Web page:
My next posting was Pakistan. On a trip through Afghanistan
during the Najibullah days (remember him?), I was the guest of some mujahedin
in Kandahar province. Near the end of an outdoor dinner, the local commander
bestowed on me the most honored morsel he could think of -- a fistful of raw
sheep's fat. Mmmmmm. Scrumptious. (Memo on how to eat fistful of raw sheep's
fat while with Pathans: Wrap it in naan. Eat fast. Smile at host.)
that came the former Soviet Union, and fresh camel's milk in Turkmenistan,
horse meat in Kazakhstan, and who-knows-what-kind-of-innards in Chechnya.
I was never offered in Kazakhstan or Kyrgyzstan was the most delectable nomad
delicacy of all -- sheep's eyeball. In my first book, there is a photo of
then-BP CEO John Browne (remember him?) being handed one during dinner over a
big Kazakh oil deal that he desperately wanted. When you want an oil deal, you
eat the eyeball, and Browne did.
(Memo on how to eat an eyeball -- or a sheep's ear -- during oil negotiations in Kazakhstan: Don't chew. Swallow fast. Smile at host.)
Saul Loeb AFP/Getty Images
David Biello is associate editor for environment and energy at Scientific American magazine.
So far in 2012, ExxonMobil has made $104 million a day -- and that's an off year. In 2005, the oil giant earned a net profit of $36.1 billion, or "more money than any corporation had made in history," writes Steve Coll in his illuminating saga of the most successful and largest heir to John D. Rockefeller's strangling monopoly, Standard Oil. Simply put, ExxonMobil has been among the world's largest and most profitable companies since the 1950s, and it is so confident of its future that it recently raised the dividend paid to shareholders by a whopping 21 percent.
Private Empire begins in 1989 with the tale of the Exxon Valdez, the company oil tanker that ran aground in Alaska's Prince William Sound, and ends 22 years later with ExxonMobil's credit rating surpassing that of the U.S. government. The title derives from the company's need to control actual physical territory in order to profitably pump. The result is amassed power and influence, used mostly for ill (if one's interest is human rights, economic development or combating climate change), or good (if one's focus is cheap gasoline).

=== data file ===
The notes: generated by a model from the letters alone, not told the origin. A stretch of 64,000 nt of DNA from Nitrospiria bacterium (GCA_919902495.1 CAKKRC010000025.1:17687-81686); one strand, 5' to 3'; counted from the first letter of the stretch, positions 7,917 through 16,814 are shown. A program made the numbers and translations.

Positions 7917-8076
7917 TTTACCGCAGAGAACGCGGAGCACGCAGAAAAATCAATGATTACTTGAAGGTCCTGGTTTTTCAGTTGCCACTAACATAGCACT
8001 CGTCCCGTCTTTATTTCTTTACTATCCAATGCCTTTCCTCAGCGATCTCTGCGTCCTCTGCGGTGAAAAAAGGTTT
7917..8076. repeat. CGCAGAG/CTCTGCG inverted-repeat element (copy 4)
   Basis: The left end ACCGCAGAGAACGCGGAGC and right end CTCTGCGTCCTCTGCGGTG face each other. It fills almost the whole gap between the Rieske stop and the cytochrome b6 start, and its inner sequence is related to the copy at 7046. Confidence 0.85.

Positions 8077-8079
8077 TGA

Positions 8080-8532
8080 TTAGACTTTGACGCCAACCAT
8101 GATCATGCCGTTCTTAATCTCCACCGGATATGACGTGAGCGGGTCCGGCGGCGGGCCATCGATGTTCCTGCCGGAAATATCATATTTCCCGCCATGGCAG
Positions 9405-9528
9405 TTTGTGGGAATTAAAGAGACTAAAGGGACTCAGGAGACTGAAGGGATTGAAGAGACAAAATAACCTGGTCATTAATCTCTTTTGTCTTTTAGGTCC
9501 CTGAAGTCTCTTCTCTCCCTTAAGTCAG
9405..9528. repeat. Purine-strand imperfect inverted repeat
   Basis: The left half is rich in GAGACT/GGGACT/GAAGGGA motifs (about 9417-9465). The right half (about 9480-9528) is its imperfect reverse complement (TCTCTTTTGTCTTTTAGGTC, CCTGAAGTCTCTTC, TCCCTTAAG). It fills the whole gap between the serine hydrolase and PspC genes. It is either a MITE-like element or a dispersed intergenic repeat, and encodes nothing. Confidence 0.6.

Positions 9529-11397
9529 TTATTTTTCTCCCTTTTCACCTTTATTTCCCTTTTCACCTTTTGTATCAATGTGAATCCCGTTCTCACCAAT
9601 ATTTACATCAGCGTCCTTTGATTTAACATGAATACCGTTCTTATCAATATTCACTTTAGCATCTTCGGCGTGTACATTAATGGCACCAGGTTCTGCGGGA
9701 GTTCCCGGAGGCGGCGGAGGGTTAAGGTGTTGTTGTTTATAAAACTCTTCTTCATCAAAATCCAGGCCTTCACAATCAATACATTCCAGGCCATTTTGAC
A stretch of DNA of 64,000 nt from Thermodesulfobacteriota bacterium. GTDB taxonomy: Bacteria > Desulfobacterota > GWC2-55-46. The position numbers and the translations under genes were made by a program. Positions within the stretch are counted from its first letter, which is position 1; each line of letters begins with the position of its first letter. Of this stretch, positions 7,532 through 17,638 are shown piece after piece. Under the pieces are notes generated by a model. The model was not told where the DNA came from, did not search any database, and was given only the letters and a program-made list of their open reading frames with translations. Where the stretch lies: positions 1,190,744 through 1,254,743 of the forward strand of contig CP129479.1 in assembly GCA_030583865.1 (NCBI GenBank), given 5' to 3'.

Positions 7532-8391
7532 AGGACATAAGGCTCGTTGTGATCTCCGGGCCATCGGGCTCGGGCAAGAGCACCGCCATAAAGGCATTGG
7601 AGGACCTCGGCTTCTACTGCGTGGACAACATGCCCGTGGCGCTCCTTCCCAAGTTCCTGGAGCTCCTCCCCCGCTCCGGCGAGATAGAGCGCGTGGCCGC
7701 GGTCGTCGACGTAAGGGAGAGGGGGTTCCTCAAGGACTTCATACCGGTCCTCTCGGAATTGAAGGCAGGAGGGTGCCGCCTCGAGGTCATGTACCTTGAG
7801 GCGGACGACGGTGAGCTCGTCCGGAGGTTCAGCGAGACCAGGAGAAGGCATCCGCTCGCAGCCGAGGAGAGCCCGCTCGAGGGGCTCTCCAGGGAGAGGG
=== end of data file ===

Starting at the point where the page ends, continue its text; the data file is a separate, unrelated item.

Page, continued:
Coll, a two-time Pulitzer Prize-winning author of previous books on the CIA's history in Afghanistan and on the Bin Ladin family, here weaves a work around a profile of the reigns of two emperors. There is South Dakotan Lee "Iron Ass" Raymond, who parlays a relentless focus on safety in the wake of the Exxon Valdez into imperial corporate control, whether it is the initiation of a "safety minute" at the start of any meeting or the installation of tracking devices in the vehicles of known speeders. Raymond's successor, the Texan Rex Tillerson (the "Eagle Scout"), attempts to soften the company's image by doling out medals for good work, an incentive reminiscent of scout merit badges, and embracing a carbon tax to control greenhouse gas emissions.
ExxonMobil perhaps looms largest in the U.S. on this subject of climate change. Early in the book, Coll lays out the company's apparent objectives via an American Petroleum Institute memo from the 1990s:
Average citizen "understands" (recognizes) uncertainties in climate science; Recognition of uncertainties becomes part of the "conventional wisdom"; media "understands" (recognizes) uncertainties in climate science; media coverage reflects balance on climate science and recognition of the validity of viewpoints challenging current "conventional wisdom"; those promoting the Kyoto treaty on the basis of extant science appear to be out of touch with reality.
If that was also ExxonMobil's goal, the many millions of dollars that the oil company spent worked. Each item on that memo can be checked off -- thanks largely to Raymond's close relationship with then-Vice President Dick Cheney. "We just gave away the environment," observed then-Treasury Secretary Paul O'Neill after the Bush Administration repudiated action on climate change in 2001.
Similarly, just 12 days before Obama's inauguration, Tillerson publicly advocated a carbon tax. In fact, that thumbs up seemed to have more to do with further delay of any regulation than a change of heart on climate change. As Coll puts it nicely, quoting a company lobbying meeting with the new Administration, Tillerson "was happy to have a position that nobody was going to embrace."
The irony is that ExxonMobil found good use for climate change: It cut its greenhouse gas emissions as a result of its focus on profits, largely by avoiding the flaring of natural gas co-produced with oil. It even used climate predictions to inform exploration, banking on global warming to melt more ice and thus allow access to Arctic oil, a nice side benefit of the company's intransigence on climate change. "Don't believe for a second that ExxonMobil doesn't think climate change is real," Coll quotes a former manager.